Remove cauliflower and garlic from the oven and transfer to a food processor. Add cream (start with 2 tbsp but add more to get a creamy consistency), chicken stock, 2 tbsp butter, parmesan and salt and pepper to taste.

To finish the port sauce, whisk in 2 tbsp butter till just melted as well as the tarragon.

To plate, place a scoop of the puree in the center of the plate, lay 2 lamb chops across the top and spoon a few mushrooms over that.

Serves 4.

Wednesday, September 23, 2009

A weekend in Canada -cooking

I think all clichés are born out of wisdom. In this case, “Be careful what you wish for” comes to mind. “Don’t bite off more than you can chew” is another. “Too stupid to know any better” is also applicable. I’m referring to being approached by some friends and asked if I’d take care of the cooking for a large party; a very large party. And what rolled off my tongue? “Of course. Sure. No problem. It’ll be fun.” And it was. Here’s the story.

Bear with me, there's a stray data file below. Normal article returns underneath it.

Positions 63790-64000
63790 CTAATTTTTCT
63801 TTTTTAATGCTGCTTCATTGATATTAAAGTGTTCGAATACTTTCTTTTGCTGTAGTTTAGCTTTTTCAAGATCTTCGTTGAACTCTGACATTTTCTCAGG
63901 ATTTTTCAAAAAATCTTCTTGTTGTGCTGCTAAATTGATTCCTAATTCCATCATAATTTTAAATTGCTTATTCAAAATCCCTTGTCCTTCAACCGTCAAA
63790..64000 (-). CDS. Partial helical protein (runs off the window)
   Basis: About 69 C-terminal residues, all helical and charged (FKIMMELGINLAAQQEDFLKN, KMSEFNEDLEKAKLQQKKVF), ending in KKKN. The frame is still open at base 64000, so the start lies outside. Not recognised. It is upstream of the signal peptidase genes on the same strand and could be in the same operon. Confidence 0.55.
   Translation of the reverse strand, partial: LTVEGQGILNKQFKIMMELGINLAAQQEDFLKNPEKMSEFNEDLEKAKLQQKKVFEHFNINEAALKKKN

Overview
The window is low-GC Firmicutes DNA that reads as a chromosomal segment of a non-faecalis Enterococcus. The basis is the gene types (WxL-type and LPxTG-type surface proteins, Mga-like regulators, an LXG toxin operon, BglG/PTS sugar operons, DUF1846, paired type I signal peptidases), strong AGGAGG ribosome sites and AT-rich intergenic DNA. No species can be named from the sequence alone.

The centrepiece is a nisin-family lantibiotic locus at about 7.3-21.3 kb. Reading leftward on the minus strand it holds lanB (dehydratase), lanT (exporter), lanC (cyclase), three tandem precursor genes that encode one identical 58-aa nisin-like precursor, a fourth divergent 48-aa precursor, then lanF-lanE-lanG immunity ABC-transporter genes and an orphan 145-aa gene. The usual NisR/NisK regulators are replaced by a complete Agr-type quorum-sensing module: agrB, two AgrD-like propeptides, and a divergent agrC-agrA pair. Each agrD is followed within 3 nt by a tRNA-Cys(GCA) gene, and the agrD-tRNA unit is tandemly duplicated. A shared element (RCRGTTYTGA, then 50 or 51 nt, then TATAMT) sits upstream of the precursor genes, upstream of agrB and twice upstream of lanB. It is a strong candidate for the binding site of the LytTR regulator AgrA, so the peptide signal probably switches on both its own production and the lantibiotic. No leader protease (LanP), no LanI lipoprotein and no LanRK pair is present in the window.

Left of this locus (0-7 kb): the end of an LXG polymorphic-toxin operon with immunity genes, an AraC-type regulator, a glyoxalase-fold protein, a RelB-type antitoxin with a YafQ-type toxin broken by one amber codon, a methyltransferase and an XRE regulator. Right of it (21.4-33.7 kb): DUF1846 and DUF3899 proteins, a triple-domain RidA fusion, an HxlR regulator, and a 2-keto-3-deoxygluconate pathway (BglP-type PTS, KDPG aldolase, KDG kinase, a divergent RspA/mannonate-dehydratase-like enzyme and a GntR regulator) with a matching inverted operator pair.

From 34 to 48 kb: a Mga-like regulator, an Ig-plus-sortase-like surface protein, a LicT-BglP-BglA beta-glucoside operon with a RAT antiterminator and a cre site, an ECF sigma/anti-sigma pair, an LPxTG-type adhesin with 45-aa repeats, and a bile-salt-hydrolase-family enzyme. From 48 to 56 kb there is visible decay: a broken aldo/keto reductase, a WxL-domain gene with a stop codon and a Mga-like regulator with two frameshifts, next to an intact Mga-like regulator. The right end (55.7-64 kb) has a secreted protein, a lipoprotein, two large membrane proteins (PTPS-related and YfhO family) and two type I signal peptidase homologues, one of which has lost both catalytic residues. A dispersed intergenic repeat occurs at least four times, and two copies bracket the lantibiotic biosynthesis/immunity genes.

Karen and Harold are my winter neighbors. They have a cute little place down here in Palm Harbor where they retreat to escape the evil winter weather of their home in Wynona, Ontario. Both former small business owners, they really are enjoying their retirement. Karen approached me back in January and, knowing my passion for all things food, suggested I cater Harold’s 70th birthday party in August which was to be held at their home in Canada. I accepted the challenge without hesitation and didn’t think about it again for months. Then around the end of May, Karen called and wanted to know if I was serious because the plans were well under way. There was a theme, color scheme, live music, dancing and of course, lot’s of food. “I’m in.” Now things were getting serious for me and my nerves were getting a bit jittery but I’d made the commitment. It was time to buckle down and figure out what to do.